London, United Kingdom, Sept 22 – Britain on Wednesday said it was eyeing membership of an existing trade deal between the United States, Canada, and Mexico, as hopes faded for an immediate separate agreement with washington’
US President Joe Biden on Tuesday made no commitment to a free trade deal with the United Kingdom while meeting visiting Prime Minister Boris Johnson, who has vaunted the UK’s ability to seal its own alliances post-Brexit.
While London’s “preference is that we have a bilateral trade agreement”, it does not “rule anything out”, Environment Minister George Eustice told Sky News when asked if it would consider joining an existing trade pact between the United States, Mexico and Canada.
The United States-Mexico-Canada Agreement (USMCA) came into effect last year, replacing the previous North American Free Trade Agreement (NAFTA).
Johnson had downplayed hopes for a quick deal before meeting Biden at the White House, telling The Sun tabloid as he travelled to Washington that “Joe has a lot of fish to fry”.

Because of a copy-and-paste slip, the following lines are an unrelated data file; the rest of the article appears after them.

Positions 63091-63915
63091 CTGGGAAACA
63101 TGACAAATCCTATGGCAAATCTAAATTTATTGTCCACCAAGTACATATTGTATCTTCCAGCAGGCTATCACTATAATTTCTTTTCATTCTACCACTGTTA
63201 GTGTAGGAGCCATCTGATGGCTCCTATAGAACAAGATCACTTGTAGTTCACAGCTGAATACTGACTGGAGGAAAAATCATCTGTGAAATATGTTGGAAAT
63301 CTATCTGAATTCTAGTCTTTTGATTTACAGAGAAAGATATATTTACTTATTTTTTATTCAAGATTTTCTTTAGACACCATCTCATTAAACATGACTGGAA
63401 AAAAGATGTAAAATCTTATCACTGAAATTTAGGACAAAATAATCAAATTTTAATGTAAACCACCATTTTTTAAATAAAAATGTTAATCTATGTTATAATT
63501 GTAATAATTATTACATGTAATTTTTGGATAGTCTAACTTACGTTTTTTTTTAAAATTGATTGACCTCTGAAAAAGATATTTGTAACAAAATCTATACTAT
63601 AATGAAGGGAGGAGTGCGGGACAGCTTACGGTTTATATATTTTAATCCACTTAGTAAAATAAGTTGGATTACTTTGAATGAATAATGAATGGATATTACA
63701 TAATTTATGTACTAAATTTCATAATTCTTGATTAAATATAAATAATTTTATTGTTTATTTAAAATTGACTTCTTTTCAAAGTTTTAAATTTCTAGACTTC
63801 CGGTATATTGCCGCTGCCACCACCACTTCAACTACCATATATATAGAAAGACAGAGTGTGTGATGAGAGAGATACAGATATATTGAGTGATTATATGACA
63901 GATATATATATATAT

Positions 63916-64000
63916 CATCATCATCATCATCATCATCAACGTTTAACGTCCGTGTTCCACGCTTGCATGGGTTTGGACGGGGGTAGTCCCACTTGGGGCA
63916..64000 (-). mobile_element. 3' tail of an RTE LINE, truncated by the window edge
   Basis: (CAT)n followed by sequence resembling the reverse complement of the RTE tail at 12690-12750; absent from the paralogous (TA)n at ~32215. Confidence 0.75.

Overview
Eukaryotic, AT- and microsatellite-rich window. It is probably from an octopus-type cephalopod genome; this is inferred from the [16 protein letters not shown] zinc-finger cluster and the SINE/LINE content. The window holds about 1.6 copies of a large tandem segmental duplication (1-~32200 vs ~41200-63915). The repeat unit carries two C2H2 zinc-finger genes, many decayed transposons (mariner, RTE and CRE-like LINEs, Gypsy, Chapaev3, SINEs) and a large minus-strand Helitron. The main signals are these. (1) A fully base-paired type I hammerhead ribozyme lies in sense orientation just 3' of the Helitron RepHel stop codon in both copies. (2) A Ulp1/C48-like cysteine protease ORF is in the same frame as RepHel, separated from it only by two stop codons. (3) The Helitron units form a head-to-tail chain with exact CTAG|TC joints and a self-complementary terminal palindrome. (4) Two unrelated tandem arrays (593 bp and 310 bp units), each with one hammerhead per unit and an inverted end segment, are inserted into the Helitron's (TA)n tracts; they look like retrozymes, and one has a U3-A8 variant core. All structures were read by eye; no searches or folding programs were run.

At their meeting, Biden said the deal that Britain is pushing for was “continuing to be discussed”.
Britain’s newly appointed foreign minister Liz Truss had reportedly raised stalled negotiations with US Secretary of State Antony Blinken when they met in New York on Monday.
“We still very much hope to be able to put together an agreement with the US”, Eustice said, while admitting: “It’s just not been a priority for the US administration”.
Johnson told Sky News in the US on Tuesday that Britain was “going to go as fast as we can” while refusing to commit himself to securing a deal by the next election in 2024.
Eustice said that the UK was “not putting timescales” on a deal, while it would ideally like to secure this before the next election.
“There’s not a particular rush to do that. With any trade agreement it’s better to get the details in the agreement right rather than being in a rush,” Eustice said.
US Democrat Senator Brendan Boyle tweeted: “About 30% of US trade is with Canada & Mexico. China accounts for another 13%. As for the UK, it is 2.5%, the same as Taiwan, Vietnam, & India. So when some are confused why a trade deal with the UK isn’t a high priority, now you know.”